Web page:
Skip to content

Learning from history

Jody Vance: Reports of another superbug in China are a little too reminiscent of the SARS outbreak in 2002.

In November 2002 we heard buzz about a wicked virus. “Severe Acute Respiratory Syndrome,” or SARS. It was a world away, in China. We may have thought “how scary for them.”

When the World Health Organization (WHO) reported on confirmed cases and deaths – and how quickly it was spreading – it became rather concerning even a world away.

That January, the first “super-spreader” brought SARS to Hong Kong. By the time we learned this one man spread SARS like wildfire simply by checking into a hotel, the die was cast. 23 guests developed SARS from that one man, and it’s estimated 80% of Hong Kong cases were a result of his visit. (Thus the title “super-spreader.”)

One of those infected was an elderly woman who traveled home to Toronto from Hong Kong on February 23rd. She died in her home March 5th. She didn’t know that she had infected her son, who became so ill he went to Scarborough Grace Hospital, and died March 13th.

During that February 2003 I was living in Toronto, working at Sportsnet in Scarborough co-hosting the supper hour national show with Jim Van Horne. It was the best of times — until in a blink of an eye it was the worst of times.

We found ourselves down the street from SARS, quite literally. I remember reading the stories in horror, how all the respirators in the GTA were occupied with suspected cases.

Quarantine. Masks. Deserted public spaces. Fear.

After that, the way Canadians considered superbugs changed. Or at least, it should have.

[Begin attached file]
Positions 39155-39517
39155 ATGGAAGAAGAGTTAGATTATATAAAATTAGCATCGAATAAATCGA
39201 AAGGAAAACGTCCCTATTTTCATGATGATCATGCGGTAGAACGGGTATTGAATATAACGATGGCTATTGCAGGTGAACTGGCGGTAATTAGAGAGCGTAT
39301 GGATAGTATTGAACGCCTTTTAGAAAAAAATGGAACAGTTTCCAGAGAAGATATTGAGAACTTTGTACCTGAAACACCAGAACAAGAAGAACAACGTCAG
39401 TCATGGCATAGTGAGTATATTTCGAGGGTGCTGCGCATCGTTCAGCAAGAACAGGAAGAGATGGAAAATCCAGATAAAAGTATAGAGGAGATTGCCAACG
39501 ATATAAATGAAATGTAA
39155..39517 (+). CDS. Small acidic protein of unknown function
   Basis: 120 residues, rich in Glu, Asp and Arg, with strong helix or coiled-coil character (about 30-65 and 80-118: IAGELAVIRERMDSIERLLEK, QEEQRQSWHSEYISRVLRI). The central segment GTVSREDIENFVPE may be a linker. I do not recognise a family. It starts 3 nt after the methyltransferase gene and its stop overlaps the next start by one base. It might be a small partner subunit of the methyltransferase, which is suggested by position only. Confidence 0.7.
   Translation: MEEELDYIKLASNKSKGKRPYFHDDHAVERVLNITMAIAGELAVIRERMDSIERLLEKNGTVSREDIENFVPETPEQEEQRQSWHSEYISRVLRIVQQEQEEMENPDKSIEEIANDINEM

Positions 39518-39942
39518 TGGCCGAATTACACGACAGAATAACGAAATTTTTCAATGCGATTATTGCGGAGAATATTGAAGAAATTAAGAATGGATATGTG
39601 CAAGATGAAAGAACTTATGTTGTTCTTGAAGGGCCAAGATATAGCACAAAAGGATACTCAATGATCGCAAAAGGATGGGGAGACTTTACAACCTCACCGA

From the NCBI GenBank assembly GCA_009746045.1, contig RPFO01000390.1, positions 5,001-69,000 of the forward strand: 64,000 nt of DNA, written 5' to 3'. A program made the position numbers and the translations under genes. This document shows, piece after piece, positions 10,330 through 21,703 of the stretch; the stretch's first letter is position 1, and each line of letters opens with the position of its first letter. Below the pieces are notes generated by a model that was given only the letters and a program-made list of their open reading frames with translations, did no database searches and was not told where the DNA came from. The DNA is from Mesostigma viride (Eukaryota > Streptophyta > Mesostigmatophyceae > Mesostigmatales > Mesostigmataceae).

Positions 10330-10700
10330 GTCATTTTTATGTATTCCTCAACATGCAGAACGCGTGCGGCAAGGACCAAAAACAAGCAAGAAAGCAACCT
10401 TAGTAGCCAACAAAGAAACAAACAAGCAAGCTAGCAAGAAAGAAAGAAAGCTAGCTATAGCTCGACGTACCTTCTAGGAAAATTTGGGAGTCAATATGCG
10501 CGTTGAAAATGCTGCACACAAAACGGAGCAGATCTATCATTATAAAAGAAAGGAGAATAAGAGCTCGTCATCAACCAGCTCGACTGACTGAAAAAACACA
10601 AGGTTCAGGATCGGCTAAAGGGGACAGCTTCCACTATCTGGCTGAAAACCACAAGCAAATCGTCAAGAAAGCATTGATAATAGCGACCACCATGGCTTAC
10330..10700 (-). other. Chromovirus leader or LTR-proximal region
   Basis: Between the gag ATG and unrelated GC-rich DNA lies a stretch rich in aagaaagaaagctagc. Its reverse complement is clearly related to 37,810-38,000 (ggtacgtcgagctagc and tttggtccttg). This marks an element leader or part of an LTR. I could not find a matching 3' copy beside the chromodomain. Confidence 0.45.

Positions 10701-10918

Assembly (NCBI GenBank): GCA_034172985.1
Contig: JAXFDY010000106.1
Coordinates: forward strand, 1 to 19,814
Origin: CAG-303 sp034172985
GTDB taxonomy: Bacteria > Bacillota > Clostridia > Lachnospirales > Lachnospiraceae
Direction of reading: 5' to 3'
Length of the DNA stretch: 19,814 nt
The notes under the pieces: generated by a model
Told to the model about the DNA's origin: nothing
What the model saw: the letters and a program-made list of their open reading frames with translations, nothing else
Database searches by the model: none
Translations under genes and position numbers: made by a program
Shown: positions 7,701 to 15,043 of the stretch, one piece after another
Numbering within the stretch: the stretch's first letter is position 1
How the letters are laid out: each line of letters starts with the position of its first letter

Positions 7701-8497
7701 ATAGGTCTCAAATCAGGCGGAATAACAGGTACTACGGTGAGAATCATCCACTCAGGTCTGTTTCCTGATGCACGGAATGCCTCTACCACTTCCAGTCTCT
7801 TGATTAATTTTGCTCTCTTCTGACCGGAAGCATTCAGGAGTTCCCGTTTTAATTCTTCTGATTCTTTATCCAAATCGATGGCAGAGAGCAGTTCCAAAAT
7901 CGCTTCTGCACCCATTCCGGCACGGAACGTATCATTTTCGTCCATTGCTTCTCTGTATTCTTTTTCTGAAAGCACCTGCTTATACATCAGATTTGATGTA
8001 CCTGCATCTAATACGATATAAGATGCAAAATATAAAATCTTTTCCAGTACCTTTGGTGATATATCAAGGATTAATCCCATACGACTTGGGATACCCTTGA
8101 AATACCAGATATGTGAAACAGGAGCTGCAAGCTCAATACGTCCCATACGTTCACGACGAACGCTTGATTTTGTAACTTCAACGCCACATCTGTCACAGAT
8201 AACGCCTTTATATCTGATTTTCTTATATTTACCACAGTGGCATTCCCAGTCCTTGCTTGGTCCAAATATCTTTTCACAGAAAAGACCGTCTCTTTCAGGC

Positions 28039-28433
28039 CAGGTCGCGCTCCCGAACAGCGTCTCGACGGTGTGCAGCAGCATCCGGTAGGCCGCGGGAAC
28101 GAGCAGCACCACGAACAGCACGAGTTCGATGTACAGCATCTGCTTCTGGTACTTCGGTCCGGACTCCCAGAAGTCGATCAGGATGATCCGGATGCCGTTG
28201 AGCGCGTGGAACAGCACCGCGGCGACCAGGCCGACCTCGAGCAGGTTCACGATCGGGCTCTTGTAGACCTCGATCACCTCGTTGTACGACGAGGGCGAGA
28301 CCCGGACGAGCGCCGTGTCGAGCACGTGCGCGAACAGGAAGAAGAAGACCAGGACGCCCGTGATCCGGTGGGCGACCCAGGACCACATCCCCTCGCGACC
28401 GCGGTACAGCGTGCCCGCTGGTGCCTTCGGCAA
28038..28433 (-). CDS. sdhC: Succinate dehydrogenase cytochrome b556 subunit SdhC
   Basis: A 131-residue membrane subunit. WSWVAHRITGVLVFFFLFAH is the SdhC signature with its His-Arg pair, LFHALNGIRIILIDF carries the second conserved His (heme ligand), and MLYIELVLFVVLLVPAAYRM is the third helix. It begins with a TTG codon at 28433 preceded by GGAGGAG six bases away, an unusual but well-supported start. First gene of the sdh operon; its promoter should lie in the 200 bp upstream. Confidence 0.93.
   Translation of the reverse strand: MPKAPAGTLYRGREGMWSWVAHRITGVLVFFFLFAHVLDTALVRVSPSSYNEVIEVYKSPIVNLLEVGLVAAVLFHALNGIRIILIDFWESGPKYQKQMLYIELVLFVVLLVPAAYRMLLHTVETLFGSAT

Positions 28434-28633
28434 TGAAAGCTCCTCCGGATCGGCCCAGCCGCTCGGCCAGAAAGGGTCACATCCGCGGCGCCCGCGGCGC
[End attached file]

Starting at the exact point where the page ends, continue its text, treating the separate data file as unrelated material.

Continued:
18 years later, Vancouver could feel similar impacts from the Coronavirus if we don’t take action in a timely fashion. On Monday, I reached out to scientist and vaccinology advocate Peter Jay Hotez and asked what should be done.

His quick reply explained how it is vital we “recognize that cities like Vancouver are in the cross hairs and vulnerable.” Dr. Hotez says his team is “developing a vaccine, we need to accelerate this.”

That word accelerate stands out. In 2002 the People’s Republic of China tried to quiet coverage when SARS started its march from remote farms, garnering great criticism globally. We need to have our ears up on how this very fluid situation expands.

Canadians need to know it’s up to us, and our government, to react appropriately. Managing a superbug is not the time to be polite. Travellers, heed warnings of the WHO educate yourselves. It’s not about fearmongering, but informing.

Travelling to and from Asia, China in particular during the Lunar New Year January 25th, will be met with a much-increased medical screening. Be ready. If this bug spreads like SARS, be ready to have your travel plans changed spontaneously.

Being aware of Coronavirus, and its travels might impact the rest of your life. It’s on all of us to ensure friends and family are in the know.

Just ask the families of the 44 people who died of SARS in Canada, or the 438 suspected cases. We honour them by being more diligent in our handling of this outbreak. It was reported yesterday that the first case of Coronavirus has reached Washington State. Let’s learn from history.

And while I remember the moment in Scarborough with fear, it should be noted that one of my greatest experiences of true community was attending SARSfest at Downsview Park July 30th 2003. I hung out with 450,000 friends to celebrate that the worst had passed.

It was a great concert that we remember for all the wrong reasons.

Jody Vance is a born and raised Vancouverite who’s spent 30 years in both local and national media. The first woman in the history of Canadian TV to host her own sports show in primetime, since 2011 she’s been working in both TV and radio covering news and current affairs.